Sept 27th, 2008–Feb 15th, 2009
The Discreet Charm of Technology.
Arts in Spain
ZKM | Museum of Contemporary Art
Exhibition: Sept 27th, 2008–Feb 15th, 2009
Opening: Sept 26th, 2008, 7 pm., ZKM_Foyer
[→ Information auf Deutsch]
[→ List of Artists]
Luis Buñuel made more than a hint at his ambiguous, ironic intent when he entitled one of his most memorable films "The Discreet Charm of the Bourgeoisie". Apart from making an acid social critique, the film also shows us the fragile boundaries that exist between different ways of acting on reality.
Exploring the ambiguous relationship between art and technology, this exhibition suggests the existence of another form and another content inherent in the practice of media art. Technology as an instrument gives way to technique as a procedure that artists use to create visual poetics, sensory and formal explorations, and conceptual developments. The discreet charm of media art lies precisely in this potential to blaze new trails.
The exhibition features 119 works produced in Spain and of exceptional aesthetic and historic value. In it, the 13th century is linked to the 21st through a modular approach that focuses on five key themes representative of the artistic condition: the formal code; the visual code; the sensory and space-time code; the body and the identity; and the construction of reality. The accent on Spanish works is not merely a question of geography; rather, the exhibition tries to establish a dialogue between creative practices and artists that had never before been brought together in the same space at the same time.
It is precisely these conceptual links between the works, and not the materials or the chronological connections, which weave the discursive thread in each module. Moreover, by interweaving the five essential themes together, the exhibition generates new narrative itineraries that can stimulate viewers into creating their own personal interpretations.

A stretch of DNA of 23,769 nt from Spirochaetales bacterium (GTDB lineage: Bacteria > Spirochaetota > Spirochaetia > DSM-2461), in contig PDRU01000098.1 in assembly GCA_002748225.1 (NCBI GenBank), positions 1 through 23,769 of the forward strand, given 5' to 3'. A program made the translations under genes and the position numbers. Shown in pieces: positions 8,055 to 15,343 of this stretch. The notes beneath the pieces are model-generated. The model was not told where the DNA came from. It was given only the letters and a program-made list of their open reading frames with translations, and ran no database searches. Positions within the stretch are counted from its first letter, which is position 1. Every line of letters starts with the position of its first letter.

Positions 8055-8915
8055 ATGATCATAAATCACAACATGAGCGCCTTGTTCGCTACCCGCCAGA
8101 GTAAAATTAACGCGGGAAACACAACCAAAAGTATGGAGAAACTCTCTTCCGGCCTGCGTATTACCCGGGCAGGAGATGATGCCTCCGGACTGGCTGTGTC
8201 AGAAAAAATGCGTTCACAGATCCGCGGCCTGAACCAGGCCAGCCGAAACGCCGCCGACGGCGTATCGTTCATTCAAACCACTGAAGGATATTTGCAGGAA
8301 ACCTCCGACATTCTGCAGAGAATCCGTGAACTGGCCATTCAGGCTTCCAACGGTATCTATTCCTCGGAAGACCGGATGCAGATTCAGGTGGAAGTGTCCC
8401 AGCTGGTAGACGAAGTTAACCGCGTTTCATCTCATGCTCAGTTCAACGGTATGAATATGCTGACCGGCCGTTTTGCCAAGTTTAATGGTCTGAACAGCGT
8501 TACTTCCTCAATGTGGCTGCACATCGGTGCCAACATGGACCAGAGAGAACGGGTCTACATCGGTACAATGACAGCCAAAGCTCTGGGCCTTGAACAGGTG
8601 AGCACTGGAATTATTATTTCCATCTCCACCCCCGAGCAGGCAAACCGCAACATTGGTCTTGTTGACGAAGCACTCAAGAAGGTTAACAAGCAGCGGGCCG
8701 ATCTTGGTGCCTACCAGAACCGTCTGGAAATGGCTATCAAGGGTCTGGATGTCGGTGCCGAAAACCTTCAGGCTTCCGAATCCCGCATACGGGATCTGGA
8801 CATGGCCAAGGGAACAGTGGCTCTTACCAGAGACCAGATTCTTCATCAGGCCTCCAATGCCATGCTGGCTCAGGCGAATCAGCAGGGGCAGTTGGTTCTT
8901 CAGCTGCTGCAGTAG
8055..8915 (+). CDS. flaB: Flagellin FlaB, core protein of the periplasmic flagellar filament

ACTING ON THE FORMAL CODE
In the Middle Ages, Ramon Llull, an eminent Catalan philosopher, designed a binary and combinatory system for coding language. Conceptually, this was a precursor of today’s binary computer code. His "disc apparatus" was the first attempt to examine the human-machine relationship from the point of view of knowledge automation. Various 20th-century theories based on new technology, such as Cybernetics, also have a bearing on this relationship.
In the 1960s artists who were influenced by Cybernetics, such as Barbadillo or Alexanco, applied combinatorics (the mathematics of combinations and permutations) to their work and used computers and programming — for the first time in Spain — to create artistic forms automatically, paving the way for generative art. The jump from programming computers to reflecting on the art of the code was made by artists such as Leandre and Marino, who investigated programming from the artistic point of view.
ACTING ON THE VISUAL CODE
Instruments for seeing what is not immediately visible have been widely used by science to overcome the limitations of the human eye. Microscopes and microphotography helped Ramón y Cajal, an eminent Spanish scientist, to examine nerve tissue and to formulate his neuron theory, which revolutionised neuroscience. Up to the present day, this theory continues to influence many fields of knowledge, ranging from artificial intelligence and telematic networks to art.